Hydrocortisone 1% cream or ointment to treat eczema. Available to buy online from Dr Fox.Start order
|Hydrocortisone cream||1 x 15gm tube (in stock)||£3.40|
|Hydrocortisone cream||1 x 30gm tube (in stock)||£5.90|
|Hydrocortisone cream||1 x 50gm tube (in stock)||£8.20|
|Hydrocortisone cream||2 x 50gm tubes (in stock)||£14.00|
|Hydrocortisone ointment||1 x 15gm tube (in stock)||£3.40|
|Hydrocortisone ointment||1 x 30gm tube (in stock)||£5.90|
|Hydrocortisone ointment||1 x 50gm tube (out of stock)||£8.20|
|Hydrocortisone ointment||2 x 50gm tubes (out of stock)||£14.00|
Dr Fox supplies medicine on prescription and charges a small prescription fee based on the order value of each prescription.
Prescriptions are issued by our doctors online and sent electronically to our pharmacy.
|Order value||Prescription fee|
|up to £10||£1.00|
|up to £20||£2.00|
|up to £40||£3.00|
If you have your own private paper prescription please post to our pharmacy (details).
Dr Fox prices are 25%–50% lower than other UK online clinics.
|Treatment||Dr Fox*||Independent Pharmacy||Pharmacy2U||Simple Online Pharmacy|
|Hydrocortisone 1% x 50gm||£8.20||£13.99||£10.00||£10.99|
UK delivery only: £2.90 per consultation via Royal Mail 24 Signed For (1-3 working days with tracking).
Parcel forwarding services are not permitted. Use only UK home or work delivery address.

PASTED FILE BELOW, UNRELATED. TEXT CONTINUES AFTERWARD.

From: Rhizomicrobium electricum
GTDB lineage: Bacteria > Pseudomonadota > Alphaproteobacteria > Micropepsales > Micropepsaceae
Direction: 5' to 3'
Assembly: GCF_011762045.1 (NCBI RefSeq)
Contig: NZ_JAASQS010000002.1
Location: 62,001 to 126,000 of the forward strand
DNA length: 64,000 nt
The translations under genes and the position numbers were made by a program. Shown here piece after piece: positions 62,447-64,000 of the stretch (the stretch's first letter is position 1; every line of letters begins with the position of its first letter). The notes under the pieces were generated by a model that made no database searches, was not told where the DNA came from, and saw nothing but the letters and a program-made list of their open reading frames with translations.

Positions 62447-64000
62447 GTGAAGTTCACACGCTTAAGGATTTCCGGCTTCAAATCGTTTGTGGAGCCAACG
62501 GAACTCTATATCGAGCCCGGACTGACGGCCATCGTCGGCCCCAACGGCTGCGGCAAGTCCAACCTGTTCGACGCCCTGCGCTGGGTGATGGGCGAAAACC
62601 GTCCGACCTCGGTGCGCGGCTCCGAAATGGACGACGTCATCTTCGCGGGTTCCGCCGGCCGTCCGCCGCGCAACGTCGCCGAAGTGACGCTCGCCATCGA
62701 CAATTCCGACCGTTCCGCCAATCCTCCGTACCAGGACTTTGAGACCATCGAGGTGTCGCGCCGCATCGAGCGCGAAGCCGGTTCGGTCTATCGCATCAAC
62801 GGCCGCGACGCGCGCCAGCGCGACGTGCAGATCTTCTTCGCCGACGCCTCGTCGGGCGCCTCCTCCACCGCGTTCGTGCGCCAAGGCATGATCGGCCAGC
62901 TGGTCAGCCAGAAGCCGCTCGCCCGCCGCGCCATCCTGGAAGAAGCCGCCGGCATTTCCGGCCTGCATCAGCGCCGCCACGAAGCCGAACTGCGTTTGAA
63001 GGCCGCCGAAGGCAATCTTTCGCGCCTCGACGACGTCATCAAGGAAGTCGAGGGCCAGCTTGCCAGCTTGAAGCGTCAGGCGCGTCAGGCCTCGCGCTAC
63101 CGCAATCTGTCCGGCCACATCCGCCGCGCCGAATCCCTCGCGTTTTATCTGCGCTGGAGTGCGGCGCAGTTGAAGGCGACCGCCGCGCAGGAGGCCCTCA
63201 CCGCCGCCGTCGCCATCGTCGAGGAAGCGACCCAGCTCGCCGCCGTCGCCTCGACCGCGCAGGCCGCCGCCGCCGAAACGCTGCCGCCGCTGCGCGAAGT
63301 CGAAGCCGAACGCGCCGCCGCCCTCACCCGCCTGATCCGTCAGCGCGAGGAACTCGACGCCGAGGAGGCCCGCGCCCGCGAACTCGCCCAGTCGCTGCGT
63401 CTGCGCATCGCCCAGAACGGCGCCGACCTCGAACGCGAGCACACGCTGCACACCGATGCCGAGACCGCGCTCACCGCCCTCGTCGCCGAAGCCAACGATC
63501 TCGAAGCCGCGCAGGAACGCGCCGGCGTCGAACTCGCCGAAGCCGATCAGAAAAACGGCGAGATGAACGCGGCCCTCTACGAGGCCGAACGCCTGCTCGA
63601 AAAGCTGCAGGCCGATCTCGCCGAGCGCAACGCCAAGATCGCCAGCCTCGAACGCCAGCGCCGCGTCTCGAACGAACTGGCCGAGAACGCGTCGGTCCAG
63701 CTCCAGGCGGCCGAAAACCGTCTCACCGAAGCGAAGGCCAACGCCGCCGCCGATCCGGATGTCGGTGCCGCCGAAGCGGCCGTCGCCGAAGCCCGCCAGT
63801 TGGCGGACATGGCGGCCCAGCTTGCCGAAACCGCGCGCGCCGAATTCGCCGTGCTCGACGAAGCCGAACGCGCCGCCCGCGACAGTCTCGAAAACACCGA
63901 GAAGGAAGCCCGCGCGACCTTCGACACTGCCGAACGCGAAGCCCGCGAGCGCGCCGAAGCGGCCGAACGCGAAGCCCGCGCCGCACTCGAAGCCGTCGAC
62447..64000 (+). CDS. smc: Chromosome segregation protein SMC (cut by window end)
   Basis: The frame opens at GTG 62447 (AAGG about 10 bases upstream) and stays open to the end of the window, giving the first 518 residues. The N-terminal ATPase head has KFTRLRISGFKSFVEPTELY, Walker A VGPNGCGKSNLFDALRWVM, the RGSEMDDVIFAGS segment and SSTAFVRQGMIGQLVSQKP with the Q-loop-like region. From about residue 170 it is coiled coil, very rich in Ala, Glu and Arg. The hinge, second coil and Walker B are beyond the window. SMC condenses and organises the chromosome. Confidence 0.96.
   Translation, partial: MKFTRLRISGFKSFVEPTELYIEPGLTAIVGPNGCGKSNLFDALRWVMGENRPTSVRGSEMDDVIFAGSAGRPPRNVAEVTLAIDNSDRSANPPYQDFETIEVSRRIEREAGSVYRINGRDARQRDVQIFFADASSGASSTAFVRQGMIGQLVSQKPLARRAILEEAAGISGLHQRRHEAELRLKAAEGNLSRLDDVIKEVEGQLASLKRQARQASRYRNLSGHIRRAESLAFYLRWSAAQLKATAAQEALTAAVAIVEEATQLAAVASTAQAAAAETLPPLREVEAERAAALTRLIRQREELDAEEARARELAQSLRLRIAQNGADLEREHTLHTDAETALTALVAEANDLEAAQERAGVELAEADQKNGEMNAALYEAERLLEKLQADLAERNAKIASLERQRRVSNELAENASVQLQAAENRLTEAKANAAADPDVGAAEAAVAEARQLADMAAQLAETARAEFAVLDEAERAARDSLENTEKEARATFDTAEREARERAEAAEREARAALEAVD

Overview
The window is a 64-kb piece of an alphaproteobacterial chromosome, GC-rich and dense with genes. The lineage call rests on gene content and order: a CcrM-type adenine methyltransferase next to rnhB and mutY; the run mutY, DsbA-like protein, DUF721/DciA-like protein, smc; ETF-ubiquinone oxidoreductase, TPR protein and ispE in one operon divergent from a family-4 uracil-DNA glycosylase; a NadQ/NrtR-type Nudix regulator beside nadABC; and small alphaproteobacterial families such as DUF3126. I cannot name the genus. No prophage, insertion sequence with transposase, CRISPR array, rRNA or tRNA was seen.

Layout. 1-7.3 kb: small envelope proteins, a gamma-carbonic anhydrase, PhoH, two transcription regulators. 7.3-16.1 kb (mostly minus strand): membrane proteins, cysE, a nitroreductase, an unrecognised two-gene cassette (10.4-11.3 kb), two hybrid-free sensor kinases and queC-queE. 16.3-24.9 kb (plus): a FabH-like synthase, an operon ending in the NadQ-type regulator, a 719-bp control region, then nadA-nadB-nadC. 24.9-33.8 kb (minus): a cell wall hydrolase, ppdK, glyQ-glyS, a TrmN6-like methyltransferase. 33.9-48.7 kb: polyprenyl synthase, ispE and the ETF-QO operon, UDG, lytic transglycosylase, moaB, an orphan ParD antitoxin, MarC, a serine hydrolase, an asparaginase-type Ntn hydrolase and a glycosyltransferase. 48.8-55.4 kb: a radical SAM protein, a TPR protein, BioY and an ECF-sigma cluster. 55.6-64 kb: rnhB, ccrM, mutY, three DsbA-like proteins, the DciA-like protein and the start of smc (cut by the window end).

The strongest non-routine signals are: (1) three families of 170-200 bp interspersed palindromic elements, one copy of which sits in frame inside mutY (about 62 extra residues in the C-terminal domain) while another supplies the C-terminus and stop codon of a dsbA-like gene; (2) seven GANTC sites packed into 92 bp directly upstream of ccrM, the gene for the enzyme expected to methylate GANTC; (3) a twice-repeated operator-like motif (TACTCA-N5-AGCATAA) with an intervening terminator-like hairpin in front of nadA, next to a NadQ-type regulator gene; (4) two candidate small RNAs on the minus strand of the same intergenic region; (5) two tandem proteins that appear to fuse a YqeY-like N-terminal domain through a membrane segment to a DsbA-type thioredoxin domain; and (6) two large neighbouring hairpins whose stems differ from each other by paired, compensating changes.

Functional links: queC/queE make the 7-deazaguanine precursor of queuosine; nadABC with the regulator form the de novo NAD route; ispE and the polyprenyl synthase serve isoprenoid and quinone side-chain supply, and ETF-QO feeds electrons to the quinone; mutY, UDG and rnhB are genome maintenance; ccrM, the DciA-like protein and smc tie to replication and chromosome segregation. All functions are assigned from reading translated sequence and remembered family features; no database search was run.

Returns and refunds - unwanted items can be returned within 14 working days for a full refund.
- Hydrocortisone 1% is a mild corticosteroid to treat eczema and is available as cream or ointment.
- Use once or twice daily on affected areas - maximum 2 weeks use (maximum 5 days on the face).
- Read the patient leaflet for a full list of side effects, cautions, and interactions with other drugs.
Hydrocortisone cream and ointment
Hydrocortisone is a mild potency steroid used to treat eczema. It is available from Dr Fox as a 1% cream or an ointment.
Hydrocortisone cream and ointment should generally only be used for eczema on the eyelids and face. Hydrocortisone is not usually strong enough to effectively treat eczema on the arms, trunk, and legs.
In eczema there is inflammation and loss of natural skin oils causing drying out of the skin. Dry skin is not effective as a barrier to keep toxins and irritants out of the body. This leads to further inflammation and a cycle of drying, leading to inflammation, in turn leading to more drying. Eczema is the name for these dry inflamed skin patches.
Hydrocortisone cream or ointment will reduce the inflammation part of the cycle, allowing the skin to recover.
Moisturising emollients (lotions, creams, and ointments) restore softening oils to the skin, and rehydrate it. Ointments have a stronger protective barrier effect, so hydrocortisone ointment is more effective than hydrocortisone cream. The ointment can feel greasier and look shiny on the skin and so may be better used at night.
It is important to use frequent moisturising emollients alongside hydrocortisone and afterwards. This will reduce the number of flare-ups of eczema and reduce the overall need to use hydrocortisone.
How to use topical hydrocortisone for eczema
When using hydrocortisone cream or ointment, it is important to continue the routine of moisturising emollient use. Apply the emollient and wait at least 15 minutes before applying the hydrocortisone. Apply a thin amount of hydrocortisone cream or ointment using up to 2½ fingertip units for the whole face and neck area.
It should be used once or twice daily.